Dr. Douglas Jones, University of Iowa

Doug Jones has been a Professor of computer science at the University of Iowa since 1980. He has gained considerable expertise in the area of voting technology having served on the Iowa Board of Examiners for Voting Machines and Electronic Voting Systems since 1994. He headed the board from Fall 1999 to early 2003. This board, appointed by the Secretary of State, must examine and approve all voting machines before they can be offered for sale to county governments. His expertise in this area has put him in great demand since the election messes of 2000 and 2004 and he is frequently quoted in the national media including the New York Times, Business Week, and Scientific American. Jones served as OVC Vice President and Chief Technology Officer for a year. No longer on the OVC board, he is one of the Principal Investigators for "A Center for Correct, Usable, Reliable, Auditable and Transparent Elections" (ACCURATE), a collaborative project involving six institutions funded by the National Science Foundation.

Current OVC Board

Alan Dechert (see above)

Lillie Coney, EPIC

Ms. Coney is Associate Director with the Electronic Privacy Information Center (EPIC). Her issue areas include, but are not limited to; nanotechnology, surveillance, civil rights and privacy, census, voter privacy and electronic voting. The Electronic Privacy Information Center (EPIC) is a public interest research center in Washington, D.C. It was established in 1994 to focus public attention on emerging civil liberties issues and to protect privacy, the First Amendment, and constitutional values. Today EPIC is one of the most widely cited Internet policy organizations in the world. Ms. Coney also serves as Coordinator of the recently established National Committee on Voting Integrity (NCVI). NCVI was created in 2003 in response to growing concerns about the reliability of electronic voting systems.

Karl Auerbach, CTO InterWorking Labs

Karl Auerbach is Chief Technology Officer at InterWorking Labs (www.iwl.com) and a senior researcher in the Advanced Internet Architecture group at Cisco Systems. He has been working on Internet technology since the early 1970's, founded two startups Epilogue Technology and Empirical Tools), and was closely involved with several others. Karl is a long-time member of the Internet Engineering Task Force (IETF) former North American representative on the Board of Directors of the Internet Corporation for Assigned Names and Numbers (ICANN). Auerbach has been named as a Yuen Fellow of Law and Technology at the California Institute of Technology and Loyola of Los Angeles Law School. He has also received the Norbert Wiener Award from the Computer Professionals for Social Responsibility (CPSR).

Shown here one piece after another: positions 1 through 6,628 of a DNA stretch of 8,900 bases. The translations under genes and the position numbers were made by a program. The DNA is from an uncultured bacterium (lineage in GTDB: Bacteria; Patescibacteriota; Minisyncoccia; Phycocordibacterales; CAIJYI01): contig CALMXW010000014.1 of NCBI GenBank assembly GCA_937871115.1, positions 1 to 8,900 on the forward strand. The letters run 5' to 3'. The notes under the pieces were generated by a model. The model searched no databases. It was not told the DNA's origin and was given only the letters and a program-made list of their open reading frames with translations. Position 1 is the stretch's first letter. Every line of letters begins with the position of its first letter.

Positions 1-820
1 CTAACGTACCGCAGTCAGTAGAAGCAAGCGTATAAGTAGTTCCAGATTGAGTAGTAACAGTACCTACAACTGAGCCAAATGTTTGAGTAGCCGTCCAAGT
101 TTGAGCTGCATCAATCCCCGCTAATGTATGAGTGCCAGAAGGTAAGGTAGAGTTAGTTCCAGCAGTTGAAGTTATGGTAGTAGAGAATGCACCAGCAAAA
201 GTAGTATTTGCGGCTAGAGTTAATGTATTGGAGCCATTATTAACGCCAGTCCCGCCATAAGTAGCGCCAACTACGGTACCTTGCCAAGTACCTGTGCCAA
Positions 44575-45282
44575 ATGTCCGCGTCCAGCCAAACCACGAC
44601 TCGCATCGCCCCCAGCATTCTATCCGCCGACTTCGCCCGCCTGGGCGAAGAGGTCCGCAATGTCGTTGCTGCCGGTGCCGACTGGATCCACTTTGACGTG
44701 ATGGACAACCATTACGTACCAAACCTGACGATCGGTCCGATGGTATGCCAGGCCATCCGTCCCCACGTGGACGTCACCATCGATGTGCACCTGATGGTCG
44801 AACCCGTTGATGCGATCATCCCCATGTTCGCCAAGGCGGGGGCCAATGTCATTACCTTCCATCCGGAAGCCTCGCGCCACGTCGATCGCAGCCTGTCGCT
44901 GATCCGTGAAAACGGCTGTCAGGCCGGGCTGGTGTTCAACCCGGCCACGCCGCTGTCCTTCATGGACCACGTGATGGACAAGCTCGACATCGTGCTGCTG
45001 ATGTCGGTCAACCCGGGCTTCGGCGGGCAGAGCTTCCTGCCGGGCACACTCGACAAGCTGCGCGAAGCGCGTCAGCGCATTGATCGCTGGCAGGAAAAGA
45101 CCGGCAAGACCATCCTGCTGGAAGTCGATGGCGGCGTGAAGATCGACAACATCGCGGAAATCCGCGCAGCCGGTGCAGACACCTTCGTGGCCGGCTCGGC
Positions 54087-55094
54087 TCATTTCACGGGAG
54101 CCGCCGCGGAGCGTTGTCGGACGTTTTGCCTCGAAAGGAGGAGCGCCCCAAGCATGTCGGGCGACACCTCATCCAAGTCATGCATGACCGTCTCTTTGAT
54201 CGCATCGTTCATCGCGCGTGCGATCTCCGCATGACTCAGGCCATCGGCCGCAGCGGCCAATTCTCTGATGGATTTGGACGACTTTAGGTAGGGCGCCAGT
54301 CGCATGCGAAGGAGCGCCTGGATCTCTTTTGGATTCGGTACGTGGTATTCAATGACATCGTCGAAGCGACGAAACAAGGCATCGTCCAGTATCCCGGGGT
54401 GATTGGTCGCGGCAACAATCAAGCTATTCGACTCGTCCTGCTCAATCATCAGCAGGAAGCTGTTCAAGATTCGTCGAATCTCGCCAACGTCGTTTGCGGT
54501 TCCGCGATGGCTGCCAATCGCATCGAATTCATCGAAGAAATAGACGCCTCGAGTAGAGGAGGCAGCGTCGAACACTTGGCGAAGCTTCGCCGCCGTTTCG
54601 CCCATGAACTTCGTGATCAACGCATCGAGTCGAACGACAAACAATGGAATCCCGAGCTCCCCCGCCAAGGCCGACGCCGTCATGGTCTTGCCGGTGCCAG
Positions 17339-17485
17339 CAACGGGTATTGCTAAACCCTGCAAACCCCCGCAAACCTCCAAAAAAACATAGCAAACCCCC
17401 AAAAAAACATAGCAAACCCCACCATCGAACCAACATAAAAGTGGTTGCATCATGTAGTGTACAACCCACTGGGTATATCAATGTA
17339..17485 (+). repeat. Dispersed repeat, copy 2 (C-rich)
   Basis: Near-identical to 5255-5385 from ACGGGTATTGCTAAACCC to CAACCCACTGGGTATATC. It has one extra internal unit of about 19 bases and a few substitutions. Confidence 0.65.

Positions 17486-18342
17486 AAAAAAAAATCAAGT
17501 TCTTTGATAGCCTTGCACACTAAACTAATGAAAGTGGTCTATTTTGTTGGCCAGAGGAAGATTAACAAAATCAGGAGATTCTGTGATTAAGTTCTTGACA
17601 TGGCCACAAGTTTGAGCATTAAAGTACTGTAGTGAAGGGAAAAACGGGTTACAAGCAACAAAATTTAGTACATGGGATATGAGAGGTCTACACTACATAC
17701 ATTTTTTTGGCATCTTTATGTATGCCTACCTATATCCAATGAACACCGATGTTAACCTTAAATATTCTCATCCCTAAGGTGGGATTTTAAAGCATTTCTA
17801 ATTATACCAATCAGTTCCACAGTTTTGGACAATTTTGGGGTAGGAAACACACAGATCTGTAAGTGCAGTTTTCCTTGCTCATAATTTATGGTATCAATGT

Dr. David Mertz, OVC Vice President and CTO

David Mertz, Ph.D. is a well-known author on programming--and sometimes political--topics. He feels that procedural democracy requires that the technical instruments of governance be open for public inspection, every bit as much as it requires the legal acts of government remain so open. He is active in the Electronic Voting Machine Project (EVM2003); a worldwide group of scientists, engineers, political scientists, legal scholars, and voting-rights activists working on developing a PC based voting machines that will be easier to use, more secure, cheaper, and provide greater democratic transparency than commercially available voting machines. David has written extensively about OVC's design principles.

Laird Popkin, OVC VP, Chief of Operations and Chief Financial Officer

Laird Popkin is the current chairman of the Information and Content Exchange (ICE) Authoring Group, founded by Sun, Microsoft, Adobe and other industry leaders to establish open standards for content syndication. He has been at the forefront of executive and technical decision making with the Internet for more than fifteen years. As CTO of 3Path, Inc., Laird helped establish one of the first digital document delivery services, with Goldman Sachs, BRM and Backweb as investors. In addition, Laird spent two years with Sotheby Holdings as CTO. He also worked for Thinking Machines Corporation, in Cambridge MA, on massively parallel supercomputers to produce scientific visualizations and multimedia presentations.